Fall 2013

Joaquin Prange

On Location

New York City-based Joaquin Prange says he entered the film business with the full intention of being a cinematographer. “I was working as an office PA on a low-budget movie called The Confession and didn’t even know what a location manager was,” he recalls. “They asked if I had a camera and could help with a scout, and I got hooked. The freedom and creativity makes it one of the best jobs in the industry.”

Prange says his usual first points of contact on a feature (his credits include World Trade Center [2006], Infamous [2006], Limitless [2011], and the upcoming Birdman) are the producers and production designer.

“The big exception was The Dark Knight Rises,” says Prange. “Chris Nolan brought me on eight months in advance of a 12-day shoot that was to include closing the Manhattan Bridge, and a full assault inside the New York Stock Exchange.”

A month before shooting Dark Knight’s massive action set piece, where terrorists burst from the Stock Exchange with hostages on motorcycles, Prange got a note from a Wall Street contact about a “small protest” nearby.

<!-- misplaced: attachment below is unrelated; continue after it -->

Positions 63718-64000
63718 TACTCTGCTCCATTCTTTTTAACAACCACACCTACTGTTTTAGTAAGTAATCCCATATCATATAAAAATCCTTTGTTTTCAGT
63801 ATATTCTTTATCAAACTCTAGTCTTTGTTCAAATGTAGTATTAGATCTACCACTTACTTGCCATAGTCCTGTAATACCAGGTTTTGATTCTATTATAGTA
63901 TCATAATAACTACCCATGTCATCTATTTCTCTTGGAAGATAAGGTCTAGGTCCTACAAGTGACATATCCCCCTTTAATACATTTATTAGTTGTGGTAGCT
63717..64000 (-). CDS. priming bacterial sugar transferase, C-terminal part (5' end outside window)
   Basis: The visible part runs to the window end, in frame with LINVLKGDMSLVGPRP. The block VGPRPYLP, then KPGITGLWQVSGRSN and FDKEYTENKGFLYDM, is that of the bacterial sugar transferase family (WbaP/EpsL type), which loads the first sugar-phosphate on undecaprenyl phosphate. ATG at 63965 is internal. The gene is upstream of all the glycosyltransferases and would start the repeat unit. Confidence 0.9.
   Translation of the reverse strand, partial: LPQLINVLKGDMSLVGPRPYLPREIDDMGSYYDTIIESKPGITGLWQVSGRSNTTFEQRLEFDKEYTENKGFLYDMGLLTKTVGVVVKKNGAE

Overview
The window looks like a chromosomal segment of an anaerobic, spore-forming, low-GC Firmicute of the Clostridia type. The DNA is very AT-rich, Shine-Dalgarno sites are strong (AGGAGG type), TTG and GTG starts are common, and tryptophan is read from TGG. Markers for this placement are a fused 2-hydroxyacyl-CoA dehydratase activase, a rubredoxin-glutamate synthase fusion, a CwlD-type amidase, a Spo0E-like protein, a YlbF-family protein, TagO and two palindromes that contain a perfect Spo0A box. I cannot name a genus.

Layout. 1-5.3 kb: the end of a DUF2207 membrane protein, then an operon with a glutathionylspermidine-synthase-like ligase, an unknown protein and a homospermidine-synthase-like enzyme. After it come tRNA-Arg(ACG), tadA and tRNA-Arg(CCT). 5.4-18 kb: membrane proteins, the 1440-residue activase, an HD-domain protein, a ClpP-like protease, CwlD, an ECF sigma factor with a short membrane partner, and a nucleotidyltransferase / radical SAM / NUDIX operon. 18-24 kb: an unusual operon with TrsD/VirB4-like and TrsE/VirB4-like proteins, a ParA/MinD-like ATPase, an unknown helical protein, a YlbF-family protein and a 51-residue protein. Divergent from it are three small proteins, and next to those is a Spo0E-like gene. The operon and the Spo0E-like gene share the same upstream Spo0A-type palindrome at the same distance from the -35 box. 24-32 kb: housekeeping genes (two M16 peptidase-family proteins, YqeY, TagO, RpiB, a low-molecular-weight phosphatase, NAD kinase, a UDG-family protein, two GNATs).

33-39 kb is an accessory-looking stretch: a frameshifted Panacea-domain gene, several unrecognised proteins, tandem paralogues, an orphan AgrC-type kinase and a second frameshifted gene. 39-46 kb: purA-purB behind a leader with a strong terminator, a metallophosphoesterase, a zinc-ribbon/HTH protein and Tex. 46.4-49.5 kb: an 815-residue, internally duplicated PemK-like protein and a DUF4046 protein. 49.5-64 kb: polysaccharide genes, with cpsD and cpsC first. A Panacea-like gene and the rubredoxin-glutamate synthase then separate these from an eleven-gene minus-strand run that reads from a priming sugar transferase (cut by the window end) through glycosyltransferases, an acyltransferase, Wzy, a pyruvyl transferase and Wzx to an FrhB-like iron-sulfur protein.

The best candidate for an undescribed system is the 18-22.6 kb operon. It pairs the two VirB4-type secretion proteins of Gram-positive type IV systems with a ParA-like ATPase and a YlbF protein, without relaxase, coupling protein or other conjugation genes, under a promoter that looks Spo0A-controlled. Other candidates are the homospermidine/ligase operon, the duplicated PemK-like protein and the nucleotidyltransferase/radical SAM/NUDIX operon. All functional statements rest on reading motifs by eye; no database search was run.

“I assumed it would be done in a few days,” he laughs. “But two weeks later the Occupy Wall Street movement had exploded.”

Prange considered another city. “But New York was so committed to the project,” he recalls. “They gave us a ton of police support and we were allowed to physically barricade a three-block radius.”

New York City was less cooperative when Prange tried to negotiate for locations on Oliver Stone’s World Trade Center, shot only four years after 9/11. “The Port Authority allowed us to close the George Washington Bridge and shoot in parts of Penn Station,” Prange remembers. “But the city did not want any reenactments of the aftermath in downtown. It was just too soon. That had to be done on a soundstage in L.A.”

One of Prange’s favorite projects was The King (2005), a low-budget labor of love directed by James Marsh (Man on Wire). “A character had to dump a dead body into a toxic waste dump and the real location [near Corpus Christi, Texas] was just dangerous,” explains Prange. “I scouted for weeks and finally found a farmer who’d had a meteor crash in his backyard many years ago. There was a huge hole in the ground and it looked fantastic. It was a ‘eureka’ moment, and one of the proudest in my career.”

At Work With

Short profiles of Guild members in all categories sharing their experiences at work.

More from this issue